With his sharp glare, pockmarked cheeks, clipped speech pattern and menacing air, Marc Lawrence had certainly carved a reputation for himself as one of the screen's finest character actors for villainous roles. Lawrence, whose career was harmed by the Hollywood blacklist in the '50s, died of natural causes on November 27 at his home in Palm Springs. He was 95.

Born Max Goldsmith on February 17, 1910, in the Bronx, Lawrence had his heart set on a career in drama right out of high school. He enrolled at City College of New York to study theatre, and in 1930, he worked under famed stage actress Eva Le Gallienne. Anxious for a career in movies, Lawrence moved to Hollywood in 1932 and found work immediately as a contract player with Warner Bros. (an ideal studio for the actor since they specialized in crime dramas). He was cast as a heavy in his first film, If I Had a Million (1932). Although his first few parts were uncredited, Lawrence's roles grew more prominent: a sinister henchman in the Paul Muni vehicle in Dr. Socrates (1935); a conniving convict aiding Pat O'Brien in San Quentin (1937); a menacing thug stalking Dorothy Lamour in Johnny Apollo (1940); the shrewdly observant chauffeur in Alan Ladd's breakthrough hit This Gun For Hire (1942); and one of his most memorable roles as Ziggy, a fedora wearing mobster in the Bogart-Bacall noir classic Key Largo (1948).

Lawrence, when given the opportunity, could play against type: as the prosecuting attorney challenging Tyrone Power in Brigham Young (1940); a noble aristocrat in the Greer Garson-Walter Pidgeon period opus Blossoms in the Dust; and most impressively, as a deaf mute simpleton in the rustic drama The Shepherd of the Hills (both 1941). Better still was Lawrence's skill at comedy, where his deadpan toughness worked terrifically as a straight man against the likes of Joe E. Brown in Beware Spooks (1939); Abbott and Costello in Hit the Ice (1943); Penny Singleton in Life with Blondie (1945); and Bob Hope in My Favorite Spy (1951).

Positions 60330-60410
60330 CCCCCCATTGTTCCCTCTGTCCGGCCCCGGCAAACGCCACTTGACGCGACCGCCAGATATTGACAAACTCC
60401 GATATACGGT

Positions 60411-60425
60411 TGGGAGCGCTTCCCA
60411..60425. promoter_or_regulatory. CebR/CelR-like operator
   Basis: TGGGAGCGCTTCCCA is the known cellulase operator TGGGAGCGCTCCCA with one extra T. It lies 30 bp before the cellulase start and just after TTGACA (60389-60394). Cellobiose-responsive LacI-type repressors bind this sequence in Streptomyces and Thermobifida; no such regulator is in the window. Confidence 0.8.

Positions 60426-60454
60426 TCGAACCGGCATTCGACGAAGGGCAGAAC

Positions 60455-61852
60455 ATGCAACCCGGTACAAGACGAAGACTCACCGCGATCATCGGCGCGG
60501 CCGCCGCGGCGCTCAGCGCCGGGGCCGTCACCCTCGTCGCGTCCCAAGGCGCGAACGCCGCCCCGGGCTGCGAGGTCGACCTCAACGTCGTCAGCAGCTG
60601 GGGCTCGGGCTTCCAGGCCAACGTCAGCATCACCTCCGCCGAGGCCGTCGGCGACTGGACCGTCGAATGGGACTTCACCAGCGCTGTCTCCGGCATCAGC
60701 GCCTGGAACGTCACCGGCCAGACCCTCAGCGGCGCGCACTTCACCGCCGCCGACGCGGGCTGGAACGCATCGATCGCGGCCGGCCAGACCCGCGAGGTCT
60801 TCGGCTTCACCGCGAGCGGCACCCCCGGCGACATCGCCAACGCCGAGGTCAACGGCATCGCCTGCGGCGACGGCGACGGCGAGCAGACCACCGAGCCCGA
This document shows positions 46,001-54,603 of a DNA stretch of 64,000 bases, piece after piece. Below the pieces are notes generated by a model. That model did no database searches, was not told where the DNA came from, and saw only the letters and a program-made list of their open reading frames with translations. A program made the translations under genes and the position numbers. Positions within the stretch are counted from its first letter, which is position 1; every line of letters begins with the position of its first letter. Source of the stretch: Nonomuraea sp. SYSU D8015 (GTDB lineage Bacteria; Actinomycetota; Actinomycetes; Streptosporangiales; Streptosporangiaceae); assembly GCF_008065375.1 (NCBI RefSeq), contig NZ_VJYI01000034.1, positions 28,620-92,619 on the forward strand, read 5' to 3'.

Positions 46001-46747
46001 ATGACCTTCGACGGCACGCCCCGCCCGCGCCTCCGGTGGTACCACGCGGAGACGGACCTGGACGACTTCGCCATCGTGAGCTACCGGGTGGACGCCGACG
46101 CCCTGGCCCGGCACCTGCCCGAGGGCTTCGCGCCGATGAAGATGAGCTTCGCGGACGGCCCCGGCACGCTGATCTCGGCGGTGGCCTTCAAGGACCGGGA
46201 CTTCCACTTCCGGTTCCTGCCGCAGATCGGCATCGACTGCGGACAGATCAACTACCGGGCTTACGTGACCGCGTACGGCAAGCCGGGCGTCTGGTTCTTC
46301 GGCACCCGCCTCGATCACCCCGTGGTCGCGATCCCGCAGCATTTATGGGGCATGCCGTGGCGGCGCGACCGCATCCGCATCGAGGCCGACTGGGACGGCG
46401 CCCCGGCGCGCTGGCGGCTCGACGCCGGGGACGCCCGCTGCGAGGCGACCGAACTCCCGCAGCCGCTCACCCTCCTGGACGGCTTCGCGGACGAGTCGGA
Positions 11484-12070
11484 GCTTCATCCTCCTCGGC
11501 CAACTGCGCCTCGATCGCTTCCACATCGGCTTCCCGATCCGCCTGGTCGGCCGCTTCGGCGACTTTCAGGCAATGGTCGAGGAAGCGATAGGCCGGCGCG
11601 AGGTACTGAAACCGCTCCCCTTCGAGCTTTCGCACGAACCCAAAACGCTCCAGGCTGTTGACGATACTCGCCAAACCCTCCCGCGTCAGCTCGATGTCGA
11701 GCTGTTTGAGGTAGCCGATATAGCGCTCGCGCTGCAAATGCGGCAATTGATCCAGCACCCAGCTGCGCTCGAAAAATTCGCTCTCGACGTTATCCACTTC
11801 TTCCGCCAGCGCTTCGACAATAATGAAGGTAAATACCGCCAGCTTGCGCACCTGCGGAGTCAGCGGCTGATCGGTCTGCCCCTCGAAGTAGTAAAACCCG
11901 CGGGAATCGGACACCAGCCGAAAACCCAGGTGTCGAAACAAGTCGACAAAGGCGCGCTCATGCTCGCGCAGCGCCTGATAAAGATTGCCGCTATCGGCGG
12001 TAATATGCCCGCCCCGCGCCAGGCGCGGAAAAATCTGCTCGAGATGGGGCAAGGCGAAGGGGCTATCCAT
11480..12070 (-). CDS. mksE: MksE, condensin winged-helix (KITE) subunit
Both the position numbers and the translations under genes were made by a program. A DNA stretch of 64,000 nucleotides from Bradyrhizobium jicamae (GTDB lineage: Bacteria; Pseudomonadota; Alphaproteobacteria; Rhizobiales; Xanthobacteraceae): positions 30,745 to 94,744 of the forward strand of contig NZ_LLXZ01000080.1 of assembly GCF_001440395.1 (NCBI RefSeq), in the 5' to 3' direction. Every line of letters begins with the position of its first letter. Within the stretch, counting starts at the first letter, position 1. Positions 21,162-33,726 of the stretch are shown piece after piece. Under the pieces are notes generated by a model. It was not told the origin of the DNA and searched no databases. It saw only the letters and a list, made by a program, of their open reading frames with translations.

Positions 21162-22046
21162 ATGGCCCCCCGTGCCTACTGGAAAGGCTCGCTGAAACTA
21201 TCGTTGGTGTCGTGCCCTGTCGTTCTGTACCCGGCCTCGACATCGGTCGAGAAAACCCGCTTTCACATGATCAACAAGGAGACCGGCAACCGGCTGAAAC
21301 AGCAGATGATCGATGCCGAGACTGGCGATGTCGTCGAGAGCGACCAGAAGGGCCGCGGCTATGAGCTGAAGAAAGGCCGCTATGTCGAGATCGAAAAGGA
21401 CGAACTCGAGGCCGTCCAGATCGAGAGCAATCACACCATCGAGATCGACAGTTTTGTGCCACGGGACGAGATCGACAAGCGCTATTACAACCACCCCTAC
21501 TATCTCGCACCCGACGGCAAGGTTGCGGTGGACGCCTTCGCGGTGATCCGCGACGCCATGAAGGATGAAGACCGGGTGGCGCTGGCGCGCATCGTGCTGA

After that, Lawrence's career took a turn downward spin when he was labeled a communist sympathizer during the Hollywood witch hunts of the early '50s. He was exiled in Europe for a spell (1951-59), and when he came back, the film industry turned a blind eye to him, but television overcompensated for that. Here he played effective villains (what else?) in a series of crime caper programs: Peter Gunn, Johnny Staccato, The Untouchables, Richard Diamond, Private Detective; and eventually made a welcome return to the big screen as a returning exiled gangster in William Asher's underrated mob thriller Johnny Cool (1963).

It wasn't long before Lawrence found himself back in the fray playing in some big box-office hits over the next two decades: Diamonds Are Forever (1971), The Man with the Golden Gun (1974), Marathon Man (1976), Foul Play (1978); and The Big Easy (1987). Sure he was cast as a gangster, but nobody could play a rough and tumble mob boss with more style or conviction.

Interestingly, one of his finest performances in recent years was in television, as a severely ill old man unwilling to accept his fate in a fourth season episode of ER (1997-98). His last screen role was just two years ago, as a nimble minded VP in Looney Tunes: Back in Action (2003).

In 1991, Lawrence published a memoir about his venerable career, Long Time No See: Confessions of a Hollywood Gangster that received much critical acclaim. He has also developed a cult following due to his appearances in such offbeat items as From Dusk to Dawn and Pigs aka Daddy's Deadly Darling, the 1972 horror film he directed and starred in with his daughter Toni. He is survived by his wife, Alicia; two children from a previous marriage, Toni and Michael; and a stepdaughter Marina.

by Michael T. Toole

Marc Lawrence (1910-2005)